The Granby Workshop grew out of a project Assemble Studio did for their Turner Prize submission last year. Assemble is an 18-member collective based in London who work in art, architecture, and deign. They say their collaborative approach actively involves the public as participants and spectators in the work.
That participation can be seen with the Granby Workshop. Granby, also known as Granby Four Streets, is group of terraced homes in Toxteth, Liverpool. They were built to house artisan workers back in 1900, but in 1981, following riots, the local council acquired many of the homes in the area for demolition and development. Many of the former residents moved and the homes began to deteriorate. For the last decade or so the remaining residents pushed for a neighborhood renaissance by fighting demolition plans, cleaning and planting their streets, organizing a market and founding a community land trust for affordable housing.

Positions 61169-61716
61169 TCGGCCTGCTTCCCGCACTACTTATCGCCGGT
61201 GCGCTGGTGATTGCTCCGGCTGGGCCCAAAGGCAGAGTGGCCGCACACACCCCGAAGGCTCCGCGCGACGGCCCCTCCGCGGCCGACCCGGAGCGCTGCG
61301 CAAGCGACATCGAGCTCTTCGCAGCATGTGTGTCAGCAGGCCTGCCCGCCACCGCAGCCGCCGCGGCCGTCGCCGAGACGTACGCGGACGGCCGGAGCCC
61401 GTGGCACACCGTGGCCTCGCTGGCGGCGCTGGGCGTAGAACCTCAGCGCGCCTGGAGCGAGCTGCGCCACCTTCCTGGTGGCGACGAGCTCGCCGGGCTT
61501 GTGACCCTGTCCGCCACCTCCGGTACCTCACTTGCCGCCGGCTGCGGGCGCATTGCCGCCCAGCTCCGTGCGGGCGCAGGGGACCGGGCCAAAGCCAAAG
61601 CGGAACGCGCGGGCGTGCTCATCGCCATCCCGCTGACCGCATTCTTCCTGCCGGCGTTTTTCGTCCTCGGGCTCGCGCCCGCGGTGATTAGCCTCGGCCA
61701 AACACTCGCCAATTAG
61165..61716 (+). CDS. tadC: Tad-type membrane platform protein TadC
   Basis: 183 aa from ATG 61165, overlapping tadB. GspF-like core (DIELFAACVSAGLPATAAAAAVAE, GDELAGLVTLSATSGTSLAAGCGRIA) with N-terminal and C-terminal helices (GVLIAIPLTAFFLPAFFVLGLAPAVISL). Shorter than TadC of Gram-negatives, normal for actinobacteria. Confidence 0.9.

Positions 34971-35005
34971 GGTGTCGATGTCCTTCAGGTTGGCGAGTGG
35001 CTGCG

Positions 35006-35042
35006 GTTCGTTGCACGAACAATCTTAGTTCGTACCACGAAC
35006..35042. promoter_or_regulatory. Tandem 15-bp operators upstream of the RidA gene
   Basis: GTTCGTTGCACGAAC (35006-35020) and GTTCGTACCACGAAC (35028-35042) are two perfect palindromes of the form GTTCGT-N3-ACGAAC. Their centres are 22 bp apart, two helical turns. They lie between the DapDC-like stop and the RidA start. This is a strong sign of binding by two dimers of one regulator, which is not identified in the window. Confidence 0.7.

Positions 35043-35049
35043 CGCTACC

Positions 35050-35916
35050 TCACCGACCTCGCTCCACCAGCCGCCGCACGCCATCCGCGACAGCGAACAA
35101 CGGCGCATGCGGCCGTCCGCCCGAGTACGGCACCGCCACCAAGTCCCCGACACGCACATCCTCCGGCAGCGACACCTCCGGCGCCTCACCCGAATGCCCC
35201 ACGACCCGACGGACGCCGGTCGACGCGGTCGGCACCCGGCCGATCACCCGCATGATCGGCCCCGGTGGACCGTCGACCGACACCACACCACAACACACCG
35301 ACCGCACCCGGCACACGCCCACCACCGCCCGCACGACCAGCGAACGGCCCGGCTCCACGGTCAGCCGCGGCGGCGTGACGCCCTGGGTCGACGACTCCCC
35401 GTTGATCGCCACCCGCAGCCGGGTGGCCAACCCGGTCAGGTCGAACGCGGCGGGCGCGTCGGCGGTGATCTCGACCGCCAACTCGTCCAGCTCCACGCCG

Granby Workshop extends that social movement down a new corridor. They work from a symbolic gesture centered on design, which in its own way is an allegory for the rocky history of the neighborhood. Many of the historic homes were stripped of their furnishings and so GW would replace those with their own. Many of these designs are repurposed from building waste, given a new lease on life, and installed back into the remaining homes. The studio trains and employs residents in the manufacturing process. They’re also available for sale. Proceeds from sales of GW products go to benefit a program that works with 13 to 18-year olds involved in “creative, practical” projects around the neighborhood. The designs are heavy in story and they form a conceptual circuit as they travel throughout Granby and beyond.
Bill Rodgers is the Managing Editor of cfile.daily.
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